Harper Lee knew, from a very early age, that she was capable of excellent work as a writer, and the letters she wrote to friends—especially Truman Capote, her young neighbor in Monroeville, Alabama—indicate how committed she was to this ideal. The book that grew from her labors, published in 1960, when she was 34, was a record of life in that quiet town in a changing time; as she said in one of the last interviews she ever gave, conducted more than half a century ago, “I would like to leave some record of the kind of life that existed in a very small world.”
Lee added that she meant to do this over the course of several books. The one that she published way back in 1960, when Dwight Eisenhower was still president, changed the world all by itself: To Kill a Mockingbird was an instant classic, assigned a starred review in the pages of Kirkus Reviews, and it provided weight to the growing civil rights movement when, assigned as classroom reading and studied by grownups alike, it exposed the fundamental waste of time, energy, and spirit that racism was and is.
Harper Lee, who died on Friday in Monroeville at the age of 89, withdrew from public life not long after her book, and its 1962 film version, made her famous. Whether she continued to write those books we do not yet know. Last summer, 55 years almost to the day after Mockingbird appeared, its prequel, Go Set a Watchman, was published; we know that it was intended to introduce characters whose thinking would evolve over the course of Lee’s record, and in particular the conservative-turned-somewhat-liberal lawyer Atticus Finch.
Watchman, though, was beset by controversy, and it pleased almost no one. Lee herself seems not to have wanted it published, and that her legacy was wrestled out of her hands by lawyers and intermediaries is, as Ron Charles thoughtfully notes in the Washington Post, nothing less than a shame. Still, Watchman never found the audience that To Kill a Mockingbird did, and the latter book seems safe in its status as a classic meant to guide readers to an understanding of their human obligations.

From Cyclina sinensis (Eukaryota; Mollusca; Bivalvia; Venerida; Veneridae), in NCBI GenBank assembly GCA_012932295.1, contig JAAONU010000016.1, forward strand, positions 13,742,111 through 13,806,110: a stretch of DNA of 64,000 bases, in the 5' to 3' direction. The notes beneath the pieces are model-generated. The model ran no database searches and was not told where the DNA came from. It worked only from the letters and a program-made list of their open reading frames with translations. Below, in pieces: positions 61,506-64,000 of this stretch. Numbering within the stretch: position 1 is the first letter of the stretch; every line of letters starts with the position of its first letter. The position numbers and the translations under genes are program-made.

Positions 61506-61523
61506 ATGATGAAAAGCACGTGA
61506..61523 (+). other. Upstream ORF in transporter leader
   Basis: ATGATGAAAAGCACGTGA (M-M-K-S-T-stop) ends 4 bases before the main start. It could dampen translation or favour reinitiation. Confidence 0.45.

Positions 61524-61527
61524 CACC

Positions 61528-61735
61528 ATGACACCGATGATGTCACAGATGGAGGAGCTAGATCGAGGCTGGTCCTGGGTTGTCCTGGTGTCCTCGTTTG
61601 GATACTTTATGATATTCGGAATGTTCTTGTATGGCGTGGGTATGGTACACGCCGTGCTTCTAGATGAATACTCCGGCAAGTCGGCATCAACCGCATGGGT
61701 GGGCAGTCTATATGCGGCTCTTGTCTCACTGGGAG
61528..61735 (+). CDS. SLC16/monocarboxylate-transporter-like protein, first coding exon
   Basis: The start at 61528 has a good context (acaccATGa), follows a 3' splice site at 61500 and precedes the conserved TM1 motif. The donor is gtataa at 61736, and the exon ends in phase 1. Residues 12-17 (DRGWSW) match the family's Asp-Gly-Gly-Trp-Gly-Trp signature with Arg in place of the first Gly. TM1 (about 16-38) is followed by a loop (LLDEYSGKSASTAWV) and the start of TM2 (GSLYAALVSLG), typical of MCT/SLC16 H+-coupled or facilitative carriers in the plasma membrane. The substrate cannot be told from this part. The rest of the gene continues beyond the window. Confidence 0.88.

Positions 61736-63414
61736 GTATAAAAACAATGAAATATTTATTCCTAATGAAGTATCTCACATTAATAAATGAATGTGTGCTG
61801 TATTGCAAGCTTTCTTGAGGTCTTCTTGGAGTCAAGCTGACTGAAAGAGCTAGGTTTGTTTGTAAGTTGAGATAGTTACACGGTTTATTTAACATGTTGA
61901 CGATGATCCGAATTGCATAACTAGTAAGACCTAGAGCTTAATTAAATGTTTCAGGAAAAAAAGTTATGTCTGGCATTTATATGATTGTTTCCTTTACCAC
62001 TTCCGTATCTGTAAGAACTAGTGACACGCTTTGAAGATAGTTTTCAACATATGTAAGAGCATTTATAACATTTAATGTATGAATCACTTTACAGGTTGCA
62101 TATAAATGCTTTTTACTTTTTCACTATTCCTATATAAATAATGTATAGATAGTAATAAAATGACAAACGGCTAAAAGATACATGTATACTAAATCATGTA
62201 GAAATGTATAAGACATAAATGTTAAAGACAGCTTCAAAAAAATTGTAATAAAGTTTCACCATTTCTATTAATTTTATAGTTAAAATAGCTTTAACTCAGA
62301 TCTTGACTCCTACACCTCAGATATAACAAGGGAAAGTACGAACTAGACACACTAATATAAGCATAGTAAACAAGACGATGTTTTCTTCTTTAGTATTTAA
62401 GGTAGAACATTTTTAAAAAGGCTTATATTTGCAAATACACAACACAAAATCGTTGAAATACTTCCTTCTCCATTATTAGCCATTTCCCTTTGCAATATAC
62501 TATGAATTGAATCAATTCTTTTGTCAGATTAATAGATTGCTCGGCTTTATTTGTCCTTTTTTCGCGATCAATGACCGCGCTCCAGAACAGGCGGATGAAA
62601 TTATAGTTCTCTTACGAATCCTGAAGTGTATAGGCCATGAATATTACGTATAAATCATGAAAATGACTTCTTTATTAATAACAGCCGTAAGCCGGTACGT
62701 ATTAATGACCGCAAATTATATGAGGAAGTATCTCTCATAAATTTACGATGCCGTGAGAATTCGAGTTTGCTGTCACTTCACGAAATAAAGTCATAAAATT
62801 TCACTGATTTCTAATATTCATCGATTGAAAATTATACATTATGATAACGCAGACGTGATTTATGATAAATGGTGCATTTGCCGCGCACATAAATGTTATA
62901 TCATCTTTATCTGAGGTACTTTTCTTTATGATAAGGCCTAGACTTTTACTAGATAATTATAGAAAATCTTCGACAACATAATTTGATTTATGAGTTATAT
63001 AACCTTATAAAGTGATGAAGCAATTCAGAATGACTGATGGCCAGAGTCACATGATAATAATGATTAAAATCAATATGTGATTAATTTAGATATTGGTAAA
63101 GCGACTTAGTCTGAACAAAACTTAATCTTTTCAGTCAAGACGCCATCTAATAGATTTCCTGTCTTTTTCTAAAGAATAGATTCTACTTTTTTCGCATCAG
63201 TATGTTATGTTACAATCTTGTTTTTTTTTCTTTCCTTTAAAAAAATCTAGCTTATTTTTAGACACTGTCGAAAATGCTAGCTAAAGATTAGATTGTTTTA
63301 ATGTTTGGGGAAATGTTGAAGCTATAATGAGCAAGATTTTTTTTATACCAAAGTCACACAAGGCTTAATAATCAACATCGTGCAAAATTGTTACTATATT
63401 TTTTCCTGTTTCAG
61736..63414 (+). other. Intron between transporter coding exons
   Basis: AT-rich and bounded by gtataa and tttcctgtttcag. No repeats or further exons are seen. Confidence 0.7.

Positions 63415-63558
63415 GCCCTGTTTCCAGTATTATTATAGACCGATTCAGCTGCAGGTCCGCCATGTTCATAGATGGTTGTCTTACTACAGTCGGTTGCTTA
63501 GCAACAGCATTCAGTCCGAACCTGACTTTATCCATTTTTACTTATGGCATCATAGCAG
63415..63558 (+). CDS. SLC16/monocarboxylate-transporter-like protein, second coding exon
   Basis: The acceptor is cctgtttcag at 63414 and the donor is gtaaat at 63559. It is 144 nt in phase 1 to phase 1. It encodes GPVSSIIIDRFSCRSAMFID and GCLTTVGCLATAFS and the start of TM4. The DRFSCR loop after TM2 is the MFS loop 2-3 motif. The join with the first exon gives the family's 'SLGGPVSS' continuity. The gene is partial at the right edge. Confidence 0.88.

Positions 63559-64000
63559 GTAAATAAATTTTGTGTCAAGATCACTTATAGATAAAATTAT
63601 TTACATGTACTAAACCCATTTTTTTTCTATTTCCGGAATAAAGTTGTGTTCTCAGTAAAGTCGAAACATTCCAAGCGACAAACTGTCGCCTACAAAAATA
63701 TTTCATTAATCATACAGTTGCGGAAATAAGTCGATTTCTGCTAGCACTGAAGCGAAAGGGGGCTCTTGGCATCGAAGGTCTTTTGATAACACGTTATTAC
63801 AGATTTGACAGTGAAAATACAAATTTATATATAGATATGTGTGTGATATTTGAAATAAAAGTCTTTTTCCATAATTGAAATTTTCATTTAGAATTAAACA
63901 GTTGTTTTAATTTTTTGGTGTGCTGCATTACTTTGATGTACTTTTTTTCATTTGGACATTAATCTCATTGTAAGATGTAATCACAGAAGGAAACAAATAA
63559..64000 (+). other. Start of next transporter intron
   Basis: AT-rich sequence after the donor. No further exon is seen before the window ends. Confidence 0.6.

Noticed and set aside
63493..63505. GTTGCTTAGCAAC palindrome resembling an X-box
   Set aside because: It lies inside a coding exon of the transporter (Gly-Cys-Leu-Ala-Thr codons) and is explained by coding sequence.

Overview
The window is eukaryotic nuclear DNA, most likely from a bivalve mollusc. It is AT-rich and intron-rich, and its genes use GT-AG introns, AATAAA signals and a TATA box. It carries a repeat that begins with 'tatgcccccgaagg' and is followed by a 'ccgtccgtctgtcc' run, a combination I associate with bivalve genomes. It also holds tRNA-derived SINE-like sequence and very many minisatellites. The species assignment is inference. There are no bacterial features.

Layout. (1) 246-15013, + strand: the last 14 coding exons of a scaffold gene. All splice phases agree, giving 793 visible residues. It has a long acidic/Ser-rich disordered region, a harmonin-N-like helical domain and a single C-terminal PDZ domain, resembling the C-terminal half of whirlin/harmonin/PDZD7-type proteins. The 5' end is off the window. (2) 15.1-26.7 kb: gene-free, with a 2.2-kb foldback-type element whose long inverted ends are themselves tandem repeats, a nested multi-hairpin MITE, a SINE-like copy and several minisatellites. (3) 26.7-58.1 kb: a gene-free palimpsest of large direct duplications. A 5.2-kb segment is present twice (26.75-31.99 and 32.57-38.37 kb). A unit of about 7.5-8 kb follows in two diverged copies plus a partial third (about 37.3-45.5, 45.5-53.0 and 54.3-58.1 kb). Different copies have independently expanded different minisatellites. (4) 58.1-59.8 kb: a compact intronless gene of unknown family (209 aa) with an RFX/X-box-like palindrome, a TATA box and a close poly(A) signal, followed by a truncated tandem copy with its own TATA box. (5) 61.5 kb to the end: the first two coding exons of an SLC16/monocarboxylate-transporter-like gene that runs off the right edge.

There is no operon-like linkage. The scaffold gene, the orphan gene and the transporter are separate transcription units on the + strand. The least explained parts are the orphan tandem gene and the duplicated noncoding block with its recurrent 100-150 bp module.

Umberto Eco, who died on February 19 as well at the age of 84, never had particularly lofty goals with his most famous book, The Name of the Rose. A quiet intellectual with a doctorate in semiotics, an interest in literature, and one of the most splendid private libraries in the world—it’s said to number some 50,000 volumes, half in an apartment block in Milan and half in an imposing manor in the mountains above Rimini, Italy—Eco wrote the novel almost on a dare. A friend, editing mystery novels for a Milanese publisher, mused that it might be interesting to publish a series of such books written by authors with no experience in the genre. Eco went home, he recalled, and scratched out a plot involving a castle, a lot of books, and a secret (and, as he told The Paris Review, “a secret is powerful when it is empty”) on which to found the book’s driving mystery.
And, oh, yes, monks, devotees of knowledge and a search for a truth more mystical than the eminently practical Eco could conjure himself, but one he admired all the same. He followed with other novels, among his books of philosophy and literary criticism, all of which turned on improbable secrets, all of which gave readers around the world immense pleasure and some old-fashioned book learning as well.
Eco once said, “I always assume that a good book is more intelligent than its author. It can say things that the writer is not aware of.” So The Name of the Rose and To Kill a Mockingbird did, carrying the intelligence of their authors far into the world in books that are sure to live on.
Gregory McNamee is a contributing editor.